The Whidbey Working Artists this weekend throw open their studios to the public. What you will find there is inspiration, at least if you’re paying attention.
by Jack Penland
Art comes from everywhere and nowhere.
Insight and inspiration duel with failure and fiasco.
Things and thoughts crash, splinter, congeal, ferment.
Creativity is messy, unplanned, forced, restrained.
It’s risky business, laying one’s art before others.
Art is a dare to the fates and to the friends.
It’s riskier, still, staring at one’s own efforts,
Daring yourself to see your work done.
Everyone but the artist can separate the art from its maker.
The artist knows this to be a fictitious partition.
The work came from the artist, through the artist,
And chipped the artist a bit in doing so.
Artists on the Islands
Whidbey and Camano islands are full of these “chipped a bit” people who found their perfectly workable space on a rural-colored island in Puget Sound. And, its not really an accident that they’re here.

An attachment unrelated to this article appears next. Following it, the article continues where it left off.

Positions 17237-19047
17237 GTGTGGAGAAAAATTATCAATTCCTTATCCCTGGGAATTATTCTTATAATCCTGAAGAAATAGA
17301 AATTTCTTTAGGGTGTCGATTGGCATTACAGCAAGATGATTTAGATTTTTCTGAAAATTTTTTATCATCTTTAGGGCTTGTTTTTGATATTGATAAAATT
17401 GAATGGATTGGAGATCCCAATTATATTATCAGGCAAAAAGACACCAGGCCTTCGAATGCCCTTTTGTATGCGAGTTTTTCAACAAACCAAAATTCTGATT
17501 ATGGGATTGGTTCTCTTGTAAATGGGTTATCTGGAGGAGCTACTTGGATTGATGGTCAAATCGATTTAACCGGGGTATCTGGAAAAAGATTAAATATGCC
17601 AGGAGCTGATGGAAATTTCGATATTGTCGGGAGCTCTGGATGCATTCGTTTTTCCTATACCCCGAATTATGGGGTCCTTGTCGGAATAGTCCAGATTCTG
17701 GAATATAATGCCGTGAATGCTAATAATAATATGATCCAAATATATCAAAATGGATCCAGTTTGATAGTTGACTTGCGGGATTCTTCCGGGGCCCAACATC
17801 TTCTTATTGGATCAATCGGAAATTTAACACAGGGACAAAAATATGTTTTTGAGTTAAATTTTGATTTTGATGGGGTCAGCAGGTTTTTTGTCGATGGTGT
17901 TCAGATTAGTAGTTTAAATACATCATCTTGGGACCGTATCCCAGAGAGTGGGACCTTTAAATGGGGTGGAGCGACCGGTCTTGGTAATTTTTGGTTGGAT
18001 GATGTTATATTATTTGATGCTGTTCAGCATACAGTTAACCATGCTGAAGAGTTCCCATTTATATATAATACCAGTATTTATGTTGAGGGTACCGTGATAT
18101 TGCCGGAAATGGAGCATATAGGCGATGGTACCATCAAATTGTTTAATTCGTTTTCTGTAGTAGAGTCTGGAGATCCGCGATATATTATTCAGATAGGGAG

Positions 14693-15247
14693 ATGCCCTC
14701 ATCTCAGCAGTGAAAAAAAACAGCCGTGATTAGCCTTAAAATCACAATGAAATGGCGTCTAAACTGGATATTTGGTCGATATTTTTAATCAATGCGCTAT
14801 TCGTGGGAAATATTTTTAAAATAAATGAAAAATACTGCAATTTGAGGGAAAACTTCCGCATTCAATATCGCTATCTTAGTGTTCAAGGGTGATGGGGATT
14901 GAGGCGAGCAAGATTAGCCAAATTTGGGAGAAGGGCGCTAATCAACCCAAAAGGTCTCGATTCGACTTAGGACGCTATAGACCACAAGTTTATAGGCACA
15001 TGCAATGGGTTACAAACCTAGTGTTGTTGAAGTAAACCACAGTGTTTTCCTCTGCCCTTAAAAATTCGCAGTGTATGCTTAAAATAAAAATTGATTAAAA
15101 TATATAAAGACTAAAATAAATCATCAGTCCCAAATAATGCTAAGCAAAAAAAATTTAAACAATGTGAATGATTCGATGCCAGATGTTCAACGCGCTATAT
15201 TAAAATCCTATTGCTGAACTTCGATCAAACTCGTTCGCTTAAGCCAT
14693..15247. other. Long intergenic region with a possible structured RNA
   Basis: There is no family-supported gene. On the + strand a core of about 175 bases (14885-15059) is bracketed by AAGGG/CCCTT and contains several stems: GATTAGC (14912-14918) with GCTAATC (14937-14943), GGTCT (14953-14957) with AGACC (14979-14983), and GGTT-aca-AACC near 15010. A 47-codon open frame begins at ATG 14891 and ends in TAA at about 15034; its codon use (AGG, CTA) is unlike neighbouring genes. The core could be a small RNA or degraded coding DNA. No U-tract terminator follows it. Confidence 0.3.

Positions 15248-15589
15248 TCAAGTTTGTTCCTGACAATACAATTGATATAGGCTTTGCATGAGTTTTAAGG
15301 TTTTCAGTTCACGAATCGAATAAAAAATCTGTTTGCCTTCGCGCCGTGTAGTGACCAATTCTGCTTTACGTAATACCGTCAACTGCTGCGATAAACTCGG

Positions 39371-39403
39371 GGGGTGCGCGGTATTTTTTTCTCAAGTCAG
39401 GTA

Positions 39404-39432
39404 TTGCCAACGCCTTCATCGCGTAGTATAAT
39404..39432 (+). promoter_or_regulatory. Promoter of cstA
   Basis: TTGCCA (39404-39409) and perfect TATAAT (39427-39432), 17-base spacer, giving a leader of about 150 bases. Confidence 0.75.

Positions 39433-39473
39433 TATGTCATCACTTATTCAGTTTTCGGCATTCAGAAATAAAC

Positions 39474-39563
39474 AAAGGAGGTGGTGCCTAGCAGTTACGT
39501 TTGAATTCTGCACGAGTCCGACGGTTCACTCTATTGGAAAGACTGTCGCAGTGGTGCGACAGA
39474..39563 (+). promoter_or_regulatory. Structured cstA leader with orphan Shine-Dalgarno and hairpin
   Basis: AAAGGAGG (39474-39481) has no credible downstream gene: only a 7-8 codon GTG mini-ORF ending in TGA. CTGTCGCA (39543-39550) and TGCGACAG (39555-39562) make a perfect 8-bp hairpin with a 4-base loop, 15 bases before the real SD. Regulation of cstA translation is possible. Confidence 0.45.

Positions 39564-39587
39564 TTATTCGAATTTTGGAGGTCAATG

In the 1960’s psychologist Frank X. Barron started studying the era’s most creative people. He looked at mathematicians, architects, writers like Truman Capote, and more. He found they were, “both more primitive and more cultivated, more destructive, a lot madder and a lot saner than the average person.”
He found them better to extract order from chaos, yet have a high tolerance for disorder and disarray. Blogger and entrepreneur Jory MacKay describes how the creative mind does this, and distils it to a single sentence: “You want to block out the external world and retreat inwards.”
Which is way our islands provide the prime habitat for artists. There’s time and space for that retreat.
The physical part of that retreat is sometimes open to the public. This weekend, August 27 and 28, are one of those times. The Whidbey Working Artists have their summer open studio tour. 52 artists, working with all kinds of media are showing their work, their place, and where the artist and the art are one.
If you want to read more from MacKay about the research into the creative process, you can do so here:
Read MacKay’s story on creativity…